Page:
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Law 2101 - Feb. 4.docx

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Department
Law
Course
Law 2101
Professor
Assorted
Semester
Winter

Description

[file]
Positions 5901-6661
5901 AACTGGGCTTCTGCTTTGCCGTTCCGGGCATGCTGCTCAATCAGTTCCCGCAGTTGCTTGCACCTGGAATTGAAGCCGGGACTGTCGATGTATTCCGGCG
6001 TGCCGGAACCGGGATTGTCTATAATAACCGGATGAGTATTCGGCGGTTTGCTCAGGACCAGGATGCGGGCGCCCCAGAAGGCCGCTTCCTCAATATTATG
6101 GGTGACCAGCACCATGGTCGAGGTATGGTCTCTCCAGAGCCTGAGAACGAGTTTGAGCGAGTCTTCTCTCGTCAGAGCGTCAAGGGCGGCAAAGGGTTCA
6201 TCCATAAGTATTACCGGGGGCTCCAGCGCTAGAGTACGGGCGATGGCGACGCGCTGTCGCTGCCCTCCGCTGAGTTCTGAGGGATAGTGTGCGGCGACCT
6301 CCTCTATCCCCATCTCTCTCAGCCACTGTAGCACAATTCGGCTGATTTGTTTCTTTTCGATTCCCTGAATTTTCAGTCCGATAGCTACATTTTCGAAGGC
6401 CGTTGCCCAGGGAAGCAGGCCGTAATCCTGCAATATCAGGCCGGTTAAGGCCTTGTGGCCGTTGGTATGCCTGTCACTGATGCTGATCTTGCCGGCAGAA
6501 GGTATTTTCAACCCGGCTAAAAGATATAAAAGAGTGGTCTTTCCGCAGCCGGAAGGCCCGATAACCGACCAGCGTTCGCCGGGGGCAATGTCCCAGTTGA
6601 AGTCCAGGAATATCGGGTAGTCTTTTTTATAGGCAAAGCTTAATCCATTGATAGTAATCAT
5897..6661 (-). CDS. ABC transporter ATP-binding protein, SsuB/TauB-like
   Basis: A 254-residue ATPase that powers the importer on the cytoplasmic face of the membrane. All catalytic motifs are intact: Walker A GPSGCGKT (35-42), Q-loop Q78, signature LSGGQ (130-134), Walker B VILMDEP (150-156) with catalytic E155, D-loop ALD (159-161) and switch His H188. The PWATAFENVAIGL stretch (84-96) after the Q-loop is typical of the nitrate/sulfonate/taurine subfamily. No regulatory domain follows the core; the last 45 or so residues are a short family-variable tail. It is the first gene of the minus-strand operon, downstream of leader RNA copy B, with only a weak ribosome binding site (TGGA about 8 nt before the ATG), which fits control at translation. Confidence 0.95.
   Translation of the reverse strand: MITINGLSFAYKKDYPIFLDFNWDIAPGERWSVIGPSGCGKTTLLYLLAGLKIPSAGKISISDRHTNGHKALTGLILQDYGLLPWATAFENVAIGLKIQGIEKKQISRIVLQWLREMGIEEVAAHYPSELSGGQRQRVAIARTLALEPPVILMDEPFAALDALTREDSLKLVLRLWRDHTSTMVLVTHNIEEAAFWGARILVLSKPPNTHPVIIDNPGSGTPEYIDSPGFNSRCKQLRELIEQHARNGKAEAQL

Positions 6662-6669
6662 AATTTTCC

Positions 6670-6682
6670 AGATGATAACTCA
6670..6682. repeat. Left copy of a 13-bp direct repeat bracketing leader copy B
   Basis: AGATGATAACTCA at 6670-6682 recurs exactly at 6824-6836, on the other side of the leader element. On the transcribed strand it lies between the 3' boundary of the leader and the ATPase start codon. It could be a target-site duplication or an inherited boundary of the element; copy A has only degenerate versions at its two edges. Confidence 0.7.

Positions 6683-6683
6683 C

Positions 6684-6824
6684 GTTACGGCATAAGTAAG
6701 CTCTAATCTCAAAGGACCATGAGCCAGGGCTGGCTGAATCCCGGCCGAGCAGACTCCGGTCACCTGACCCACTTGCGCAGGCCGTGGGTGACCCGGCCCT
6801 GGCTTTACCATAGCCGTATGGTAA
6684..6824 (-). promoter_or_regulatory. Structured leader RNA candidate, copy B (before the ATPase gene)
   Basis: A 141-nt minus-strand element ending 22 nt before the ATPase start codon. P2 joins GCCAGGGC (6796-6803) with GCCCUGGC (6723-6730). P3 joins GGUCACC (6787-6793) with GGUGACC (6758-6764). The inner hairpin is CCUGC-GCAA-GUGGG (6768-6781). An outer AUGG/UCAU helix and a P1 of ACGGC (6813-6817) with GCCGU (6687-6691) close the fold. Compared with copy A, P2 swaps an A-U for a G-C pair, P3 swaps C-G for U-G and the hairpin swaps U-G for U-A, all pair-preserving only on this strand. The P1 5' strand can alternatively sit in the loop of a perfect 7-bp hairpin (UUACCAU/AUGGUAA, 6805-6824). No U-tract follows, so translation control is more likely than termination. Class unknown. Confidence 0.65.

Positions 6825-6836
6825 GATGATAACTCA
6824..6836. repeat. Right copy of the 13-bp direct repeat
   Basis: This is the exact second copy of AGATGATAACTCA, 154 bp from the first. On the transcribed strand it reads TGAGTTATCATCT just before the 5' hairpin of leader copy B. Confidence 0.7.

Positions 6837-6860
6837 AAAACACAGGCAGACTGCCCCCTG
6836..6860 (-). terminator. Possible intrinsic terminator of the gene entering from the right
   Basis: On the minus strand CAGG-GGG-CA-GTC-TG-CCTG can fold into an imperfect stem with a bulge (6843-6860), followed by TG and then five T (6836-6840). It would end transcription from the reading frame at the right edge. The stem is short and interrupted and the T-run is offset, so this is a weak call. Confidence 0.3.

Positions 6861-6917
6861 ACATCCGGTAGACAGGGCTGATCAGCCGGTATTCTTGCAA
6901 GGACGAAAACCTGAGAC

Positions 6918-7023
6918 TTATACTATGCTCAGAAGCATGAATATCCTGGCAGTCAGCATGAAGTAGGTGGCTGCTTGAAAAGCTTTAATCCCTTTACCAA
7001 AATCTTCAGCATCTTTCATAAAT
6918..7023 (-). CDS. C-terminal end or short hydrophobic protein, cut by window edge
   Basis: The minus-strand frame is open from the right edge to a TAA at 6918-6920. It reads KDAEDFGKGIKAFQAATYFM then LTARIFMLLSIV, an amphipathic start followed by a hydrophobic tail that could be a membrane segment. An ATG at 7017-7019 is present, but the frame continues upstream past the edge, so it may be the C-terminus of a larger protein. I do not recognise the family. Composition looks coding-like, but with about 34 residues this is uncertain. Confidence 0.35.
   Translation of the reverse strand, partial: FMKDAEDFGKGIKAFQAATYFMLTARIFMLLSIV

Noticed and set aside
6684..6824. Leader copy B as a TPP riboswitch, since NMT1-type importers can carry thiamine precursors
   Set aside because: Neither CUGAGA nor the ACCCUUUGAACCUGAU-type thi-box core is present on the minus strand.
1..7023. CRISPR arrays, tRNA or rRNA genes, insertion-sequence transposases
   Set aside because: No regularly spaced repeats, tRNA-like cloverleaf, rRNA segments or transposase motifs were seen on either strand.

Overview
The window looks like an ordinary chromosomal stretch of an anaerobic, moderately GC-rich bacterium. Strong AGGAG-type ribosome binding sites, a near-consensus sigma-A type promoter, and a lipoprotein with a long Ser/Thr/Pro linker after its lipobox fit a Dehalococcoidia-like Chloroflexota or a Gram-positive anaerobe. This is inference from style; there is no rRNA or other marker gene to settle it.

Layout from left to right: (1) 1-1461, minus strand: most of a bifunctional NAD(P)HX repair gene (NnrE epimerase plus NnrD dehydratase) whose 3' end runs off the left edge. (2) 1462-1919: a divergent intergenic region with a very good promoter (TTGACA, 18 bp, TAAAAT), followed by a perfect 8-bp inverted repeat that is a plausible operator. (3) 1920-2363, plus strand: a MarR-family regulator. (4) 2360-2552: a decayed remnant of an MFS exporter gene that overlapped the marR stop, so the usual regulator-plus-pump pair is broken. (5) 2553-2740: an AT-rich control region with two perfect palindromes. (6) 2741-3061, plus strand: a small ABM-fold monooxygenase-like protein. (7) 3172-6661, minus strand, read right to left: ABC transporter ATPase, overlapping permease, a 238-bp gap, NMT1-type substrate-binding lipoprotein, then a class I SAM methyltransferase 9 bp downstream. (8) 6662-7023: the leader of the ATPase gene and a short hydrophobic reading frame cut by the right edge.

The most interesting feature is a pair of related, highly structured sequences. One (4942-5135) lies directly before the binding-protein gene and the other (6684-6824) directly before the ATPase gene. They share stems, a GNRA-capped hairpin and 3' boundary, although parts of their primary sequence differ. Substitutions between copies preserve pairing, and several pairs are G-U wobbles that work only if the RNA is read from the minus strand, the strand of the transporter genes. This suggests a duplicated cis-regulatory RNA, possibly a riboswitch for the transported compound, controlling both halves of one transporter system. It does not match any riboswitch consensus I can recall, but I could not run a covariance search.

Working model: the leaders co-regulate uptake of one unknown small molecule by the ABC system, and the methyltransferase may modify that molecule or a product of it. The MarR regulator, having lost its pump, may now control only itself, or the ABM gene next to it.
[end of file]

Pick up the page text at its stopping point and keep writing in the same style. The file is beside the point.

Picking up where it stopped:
Law 2101 Tuesday February 4 Tort Law Torts • We are the victims or perpetrators of torts on a daily basis (we just don’t sue each other for these torts all the time) What is a tort? • A tort is a civil wrong (but not a breach of contract) for which a plaintiff sues a defendant to obtain damages o Civil – it is a private action (one individual suing another individual/corporation, the state is not involved) o You have to commit the wrong against a particular individual o It is not a breach of contract  Contracts deal with people who are in a pre-existing relationship and agree to be bound by certain obligations  Torts often deal with complete strangers (eg. if you are negligent in your driving and cause injury to a stranger) o Plaintiff – the person who brings the claim o Defendant – the alleged wrongdoer o Damages – compensation for the wrong Tort Law vs. Criminal Law • A tort action is brought by a plaintiff (in criminal law, the Crown initiates proceedings) • Tort law seeks to redress a private wrong o The purpose of a criminal proceeding is to address the wrong being done to society • The goal is monetary compensation (damages) o The goal of criminal law is to impose a sentence against the accused (and if they are sentenced to a fine, it goes to the state, not the victim) • The defendant may be found ‘liable’ of a tort o In criminal law, the accused is found ‘guilty’ • There is a lower burden of proof in tort law o Criminal law  beyond a reasonable doubt (a high standard of proof) o Tort law  balance of probabilities o The burden of proof is higher in criminal law because we want to make really sure someone is guilty of the offence if they are going to jail  The police also have more investigatory power (have a higher chance of getting evidence beyond a reasonable doubt) • One act can give rise to both a criminal prosecution and a tort claim o eg. if I punch you in the face, I could be charged under a criminal offence, and you could sue me for the harm I have caused you o You could be acquitted in the criminal trial but liable in tort law (eg. OJ Simpson) Tort Law vs. Contract Law • Contract involves a prior agreement between parties with mutual obligations • Tort actions often involve strangers • Tortious obligations are imposed by law (the law imposes obligations on all of us not to hurt others in harmful acts) • Damages serve different purposes o Contracts – damages are meant to put the parties into the position they would have been in if the contract had been fulfilled (looking forwards) o Torts – puts the plaintiff back in the position had the wrong not occurred in the first place (looking backwards) Examples of Torts: • Battery • False Imprisonment • Malicious Prosecution • Negligence • Defamation Goals of Tort Law: Why do people sue? • Compensation • Deterrence • Vindication • Punishment 1. Compensation • The primary purpose of tort law, especially for the plaintiff, is to obtain monetary compensation • Barriers: o Fault requirement  You can only claim when there has been a wrong – sometimes you get injured because of bad luck o Expense of litigation  It costs a lot of money to hire a lawyer and can drag on for years  It also costs us a lot as a society to maintain the courts that decide tort cases o Defendant may not have money  They may be at fault for your injury, but unless they have the ability to pay, there is not much point in suing that person o Embarrassment  eg. sexual assault cases o Insufficient evidence o Disruptive of relationships  eg. an injury may have been caused by a husband to the wife as a result of negligence 2. Deterrence • Tort law aims to deter defendants from engaging in the same behaviour again • It depends on swiftness, certainty, and the severity of a penalty o The tort system is not great in terms of these 3 criteria • Problems: o Tort law may impose severe penalties, but it is neither swift nor certain o It is hard to deter negligence (carelessness) • Deterrence could help those who work in the media – so that they are aware of defamation • Manufacturers would want to take care that they wouldn’t be sued after the fact by putting warning labels on their products 3. Punishment • Has declined in importance with the growth of the criminal law system • There is the possibility of punitive damages, but they are rarely awarded in tort law o Punitive damages go above and beyond what is needed to compensate the plaintiff (just for the purposes of punishing the defendant) • Suggests some moral blameworthiness o This can be appropriate for some intentional torts (battery, fraud), but less so with negligence (we aren’t as worried about who is to blame) • The defendant is typically not the one to feel the brunt of the punishment (it is often paid by their insurance company, employer, etc…) 4. Vindication • It was more important historically when people sued for property-based torts o eg. in Medieval England, people wanted to
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